The mains at Bread Street Kitchen are all quite rich, so be careful not to over-order. My favourite was the slow roasted Dingley Dell pork belly; it’s difficult to go wrong with a properly cooked piece of pork belly and this gloriously crunchy, sinfully fatty crackling made my brain melt into an ecstatic mush, with lashings of gravy poured over it for good measure – a short circuit to Sunday roast heaven.

bread street kitchen hong kong trout

I also really enjoyed the roasted ocean trout – a happy accident that turned up at our table instead of the steamed snapper and clams. In fact, it totally blew the snapper dish out of the water; the trout was beautiful, delicate and light whilst the sauce was a richly moreish, smoky chorizo cream, making the snapper (which arrived later; shown at the top of the post) seem a bit of a non-event in comparison. However, my friend Janice found it a little too smoky if you ate the whole dish… so perhaps it’s better for sharing, as our table happily licked it clean between us!

bread street kitchen hong kong shepherd's pie

Although billed as a “traditional shepherd’s pie”, I’m not so sure Bread Street’s version truly is. Rather than the traditional minced lamb, it uses hefty chunks of meat – and although the lamb itself had bags of flavour and was crazy-tender, this meant the meat-mash ratio was off, with too little potato, feeling more like a breadcrumb-topped stew (albeit a very yummy one) rather than my idea of a shepherd’s pie.

bread street kitchen hong kong sticky toffee pudding

My favourite dish of the whole meal was… dessert, of course! Sticky toffee pudding has a gooey sweet spot in the centre of my dessert-loving heart, and Bread Street Kitchen’s rendition – a banana sticky toffee pudding with Muscovado caramel – was the epic key change of the meal. When head chef Gilles Bosquet suggested to us that the dish was quite rich and better for sharing, I may have snorted out loud (in-between mouthfuls of dense moist sponge and deliriously thick caramel, obviously) – the only thing that would have made this better was if I didn’t have to share!

bread street kitchen hong kong eton mess pineapple carpaccio

Oh yeah… there were some other desserts too. It was nice to see the quintessentially British Eton Mess on a Hong Kong menu – but although the flavours were there, this just wasn’t messy enough for my liking! And I honestly didn’t know what to make of the pineapple carpaccio; essentially sliced fruit with coconut sorbet, it was perfectly pleasant but felt like a bit of an album filler.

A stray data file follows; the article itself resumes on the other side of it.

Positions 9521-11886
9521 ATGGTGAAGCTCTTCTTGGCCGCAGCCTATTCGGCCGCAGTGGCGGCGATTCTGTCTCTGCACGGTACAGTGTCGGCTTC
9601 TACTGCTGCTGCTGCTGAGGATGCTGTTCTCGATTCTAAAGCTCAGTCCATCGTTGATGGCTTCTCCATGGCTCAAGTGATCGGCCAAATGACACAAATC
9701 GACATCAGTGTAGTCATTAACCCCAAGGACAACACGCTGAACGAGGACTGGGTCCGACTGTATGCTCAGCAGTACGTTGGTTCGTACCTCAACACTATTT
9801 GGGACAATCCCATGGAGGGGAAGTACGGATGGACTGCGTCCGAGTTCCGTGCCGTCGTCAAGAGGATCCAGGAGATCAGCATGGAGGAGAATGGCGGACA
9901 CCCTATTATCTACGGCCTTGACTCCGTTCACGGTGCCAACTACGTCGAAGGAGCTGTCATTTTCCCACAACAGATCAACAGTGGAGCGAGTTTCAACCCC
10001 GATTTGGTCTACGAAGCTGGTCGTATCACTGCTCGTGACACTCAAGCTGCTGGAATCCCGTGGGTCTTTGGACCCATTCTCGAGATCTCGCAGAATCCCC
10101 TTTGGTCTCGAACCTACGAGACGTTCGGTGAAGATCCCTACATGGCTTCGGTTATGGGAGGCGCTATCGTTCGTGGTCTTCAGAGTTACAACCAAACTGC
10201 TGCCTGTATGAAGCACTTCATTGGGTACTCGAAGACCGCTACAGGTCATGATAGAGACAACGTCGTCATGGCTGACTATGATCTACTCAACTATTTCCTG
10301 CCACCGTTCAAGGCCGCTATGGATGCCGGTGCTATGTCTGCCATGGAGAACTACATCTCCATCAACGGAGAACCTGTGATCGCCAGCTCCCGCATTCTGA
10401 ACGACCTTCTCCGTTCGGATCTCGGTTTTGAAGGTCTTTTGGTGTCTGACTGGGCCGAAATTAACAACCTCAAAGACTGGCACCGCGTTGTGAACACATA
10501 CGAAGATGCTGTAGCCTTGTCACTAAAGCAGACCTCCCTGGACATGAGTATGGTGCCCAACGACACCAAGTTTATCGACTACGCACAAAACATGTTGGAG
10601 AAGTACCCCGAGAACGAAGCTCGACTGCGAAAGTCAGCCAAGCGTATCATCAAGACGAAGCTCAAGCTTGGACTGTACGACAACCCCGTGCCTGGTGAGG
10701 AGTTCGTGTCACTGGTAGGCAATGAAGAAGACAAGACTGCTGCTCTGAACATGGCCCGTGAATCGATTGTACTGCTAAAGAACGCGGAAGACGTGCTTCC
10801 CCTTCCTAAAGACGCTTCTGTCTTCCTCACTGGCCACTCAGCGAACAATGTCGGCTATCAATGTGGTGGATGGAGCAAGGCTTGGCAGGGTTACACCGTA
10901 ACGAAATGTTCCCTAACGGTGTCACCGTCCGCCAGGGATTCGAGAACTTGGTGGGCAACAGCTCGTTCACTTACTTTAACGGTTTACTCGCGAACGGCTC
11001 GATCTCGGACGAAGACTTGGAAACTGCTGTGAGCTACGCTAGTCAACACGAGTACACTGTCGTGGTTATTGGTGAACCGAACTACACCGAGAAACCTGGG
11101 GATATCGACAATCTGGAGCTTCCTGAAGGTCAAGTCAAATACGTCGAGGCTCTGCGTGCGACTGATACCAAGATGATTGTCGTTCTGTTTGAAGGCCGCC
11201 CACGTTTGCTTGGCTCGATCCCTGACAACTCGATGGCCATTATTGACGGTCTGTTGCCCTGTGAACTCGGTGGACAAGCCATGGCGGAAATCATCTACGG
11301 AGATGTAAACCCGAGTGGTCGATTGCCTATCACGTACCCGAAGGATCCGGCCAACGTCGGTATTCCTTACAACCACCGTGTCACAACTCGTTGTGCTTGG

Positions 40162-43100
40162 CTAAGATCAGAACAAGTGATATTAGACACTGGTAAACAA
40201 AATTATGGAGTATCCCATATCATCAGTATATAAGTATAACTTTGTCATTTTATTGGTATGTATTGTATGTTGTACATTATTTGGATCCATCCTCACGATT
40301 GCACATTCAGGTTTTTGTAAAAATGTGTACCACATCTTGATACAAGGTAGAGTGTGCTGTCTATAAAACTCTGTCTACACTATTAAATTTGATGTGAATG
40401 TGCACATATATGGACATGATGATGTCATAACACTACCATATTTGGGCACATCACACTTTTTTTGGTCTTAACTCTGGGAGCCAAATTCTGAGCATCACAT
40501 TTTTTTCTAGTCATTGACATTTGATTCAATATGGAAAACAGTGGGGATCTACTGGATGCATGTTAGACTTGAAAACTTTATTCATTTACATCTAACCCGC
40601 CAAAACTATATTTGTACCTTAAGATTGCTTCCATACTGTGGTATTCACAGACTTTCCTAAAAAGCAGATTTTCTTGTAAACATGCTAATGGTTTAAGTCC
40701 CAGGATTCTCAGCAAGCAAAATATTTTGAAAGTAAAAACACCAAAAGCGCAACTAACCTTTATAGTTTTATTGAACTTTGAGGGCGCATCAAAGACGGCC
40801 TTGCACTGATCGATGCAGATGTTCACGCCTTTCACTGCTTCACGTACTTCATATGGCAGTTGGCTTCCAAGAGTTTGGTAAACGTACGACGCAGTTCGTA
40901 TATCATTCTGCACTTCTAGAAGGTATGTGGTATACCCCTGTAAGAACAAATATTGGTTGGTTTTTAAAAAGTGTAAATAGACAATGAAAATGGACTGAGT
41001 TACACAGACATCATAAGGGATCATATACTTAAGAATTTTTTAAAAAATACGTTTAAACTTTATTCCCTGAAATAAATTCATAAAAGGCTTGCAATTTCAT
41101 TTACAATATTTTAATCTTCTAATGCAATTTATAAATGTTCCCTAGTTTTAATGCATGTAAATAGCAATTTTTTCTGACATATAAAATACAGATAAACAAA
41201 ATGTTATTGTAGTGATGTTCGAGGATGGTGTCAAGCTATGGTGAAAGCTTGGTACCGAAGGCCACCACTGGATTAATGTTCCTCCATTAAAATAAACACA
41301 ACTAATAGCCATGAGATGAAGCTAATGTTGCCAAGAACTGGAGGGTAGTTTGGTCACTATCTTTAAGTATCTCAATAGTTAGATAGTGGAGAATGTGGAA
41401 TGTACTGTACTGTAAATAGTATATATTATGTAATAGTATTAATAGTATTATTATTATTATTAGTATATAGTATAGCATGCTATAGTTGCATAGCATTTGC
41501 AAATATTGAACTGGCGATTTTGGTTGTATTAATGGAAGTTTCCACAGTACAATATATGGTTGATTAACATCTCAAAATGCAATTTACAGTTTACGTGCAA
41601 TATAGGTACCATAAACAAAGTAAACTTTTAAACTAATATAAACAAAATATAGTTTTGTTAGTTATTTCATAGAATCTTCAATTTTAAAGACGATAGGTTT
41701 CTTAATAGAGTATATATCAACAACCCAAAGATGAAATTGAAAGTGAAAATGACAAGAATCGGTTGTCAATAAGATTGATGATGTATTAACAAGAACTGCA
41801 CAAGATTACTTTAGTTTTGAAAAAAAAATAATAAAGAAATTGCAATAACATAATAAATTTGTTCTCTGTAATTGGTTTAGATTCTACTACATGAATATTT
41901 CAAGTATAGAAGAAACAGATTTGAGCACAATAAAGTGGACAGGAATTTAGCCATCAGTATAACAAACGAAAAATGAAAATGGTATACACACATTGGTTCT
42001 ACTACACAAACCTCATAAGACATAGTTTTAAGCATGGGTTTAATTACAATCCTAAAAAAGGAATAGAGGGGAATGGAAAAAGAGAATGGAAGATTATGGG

bread street kitchen gordon ramsay hong kong

Overall, the food at Bread Street Kitchen was pretty good, even if it isn’t exactly what I’d call exciting. Everything was nicely cooked, with good quality ingredients, and there weren’t any utter flops either. Prices are also quite reasonable, especially for Central and the celeb name attachment – starters are mostly $100-130, mains about $200 and desserts $80. Although it offers few surprises, there’s something to be said for food that tastes exactly how you expect – and want! – it to taste, comfort food done with finesse. For dependable British classics (I’ve already got my eye on the fish and chips), I’d definitely be back. Even if there’s no swearing.

Bread Street Kitchen & Bar, Mezzanine Level, LKF Hotel, 33 Wyndham Street, Central, Hong Kong, +852 2230 1800

www.diningconcepts.com/breadstreetkitchenbar

Note: this meal was by invitation

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3 responses to “Bread Street Kitchen & Bar restaurant review – Gordon Ramsay hits Hong Kong

  1. The dessert looks gorgeous, yum!